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PostPosted: Thu Apr 20, 2017 4:44 pm 
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Juice's Lecture Notes wrote:
Denied.

It was a clumsy attempt at framing the scale of the impropriety that is a judge up ending stare decisis and ignoring precedent not just from the Supreme Court, but from the appellate court in his own circuit, and instead using regressive injunctive powers to block an action clearly and unequivocally delegated to the President by Congress.

Articles III and VI grant the judiciary the right to review laws. If Trump doesn't like the ruling, he can appeal all the way up to SCOTUS and their ruling will be the law of the land. It's pretty simple.

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PostPosted: Thu Apr 20, 2017 4:48 pm 
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I expect little else from a bigot from a state vying for the titles of the most illiterate and irrelevant state of the Union. Alabama's motto should read: Bless their hearts and thank God for Mississippi!

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PostPosted: Thu Apr 20, 2017 4:48 pm 
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I will add that I lost a lot of respect for Rand Paul when he didn't block Sessions. Between his views on asset forfeiture, the war on drugs, etc. there were a lot of things to justify blocking this asshole's nomination. I guess Rand Paul is only a shadow of what his great father was.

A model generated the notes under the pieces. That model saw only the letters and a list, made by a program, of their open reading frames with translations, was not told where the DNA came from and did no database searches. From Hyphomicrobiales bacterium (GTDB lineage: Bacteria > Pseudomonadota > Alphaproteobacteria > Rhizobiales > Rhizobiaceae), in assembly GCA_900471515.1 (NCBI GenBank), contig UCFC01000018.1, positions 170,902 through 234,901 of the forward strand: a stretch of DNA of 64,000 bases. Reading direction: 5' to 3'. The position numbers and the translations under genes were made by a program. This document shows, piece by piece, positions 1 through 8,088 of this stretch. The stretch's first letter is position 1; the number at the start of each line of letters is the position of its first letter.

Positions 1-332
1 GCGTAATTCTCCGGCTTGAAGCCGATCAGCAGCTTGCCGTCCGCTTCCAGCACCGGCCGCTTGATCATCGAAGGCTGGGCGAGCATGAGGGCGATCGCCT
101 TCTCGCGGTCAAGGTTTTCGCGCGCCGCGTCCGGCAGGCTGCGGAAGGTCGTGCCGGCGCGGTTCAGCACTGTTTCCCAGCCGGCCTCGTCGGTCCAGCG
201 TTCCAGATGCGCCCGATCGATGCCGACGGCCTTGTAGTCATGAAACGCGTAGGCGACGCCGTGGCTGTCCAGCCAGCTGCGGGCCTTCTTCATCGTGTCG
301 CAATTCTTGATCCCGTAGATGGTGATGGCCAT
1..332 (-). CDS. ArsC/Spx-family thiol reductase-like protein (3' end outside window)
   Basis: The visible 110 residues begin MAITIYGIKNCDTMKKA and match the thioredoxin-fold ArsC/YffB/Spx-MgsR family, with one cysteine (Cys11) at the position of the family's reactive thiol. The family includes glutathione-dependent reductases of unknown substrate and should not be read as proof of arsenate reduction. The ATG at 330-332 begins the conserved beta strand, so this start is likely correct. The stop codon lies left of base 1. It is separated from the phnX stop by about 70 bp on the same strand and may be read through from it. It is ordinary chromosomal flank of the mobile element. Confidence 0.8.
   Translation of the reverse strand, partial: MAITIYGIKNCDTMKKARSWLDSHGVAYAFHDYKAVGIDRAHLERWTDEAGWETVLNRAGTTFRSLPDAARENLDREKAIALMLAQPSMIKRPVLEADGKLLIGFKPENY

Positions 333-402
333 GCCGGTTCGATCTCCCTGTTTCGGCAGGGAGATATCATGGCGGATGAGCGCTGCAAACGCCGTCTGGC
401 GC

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PostPosted: Thu Apr 20, 2017 4:52 pm 
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Juice's Lecture Notes wrote:
Denied.

It was a clumsy attempt at framing the scale of the impropriety that is a judge up ending stare decisis and ignoring precedent not just from the Supreme Court, but from the appellate court in his own circuit, and instead using regressive injunctive powers to block an action clearly and unequivocally delegated to the President by Congress.

You're way too try-hard as of late. Pump the brakes a bit perhaps.

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PostPosted: Thu Apr 20, 2017 5:11 pm 
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Ogie Oglethorpe wrote:
Juice's Lecture Notes wrote:
Denied.

It was a clumsy attempt at framing the scale of the impropriety that is a judge up ending stare decisis and ignoring precedent not just from the Supreme Court, but from the appellate court in his own circuit, and instead using regressive injunctive powers to block an action clearly and unequivocally delegated to the President by Congress.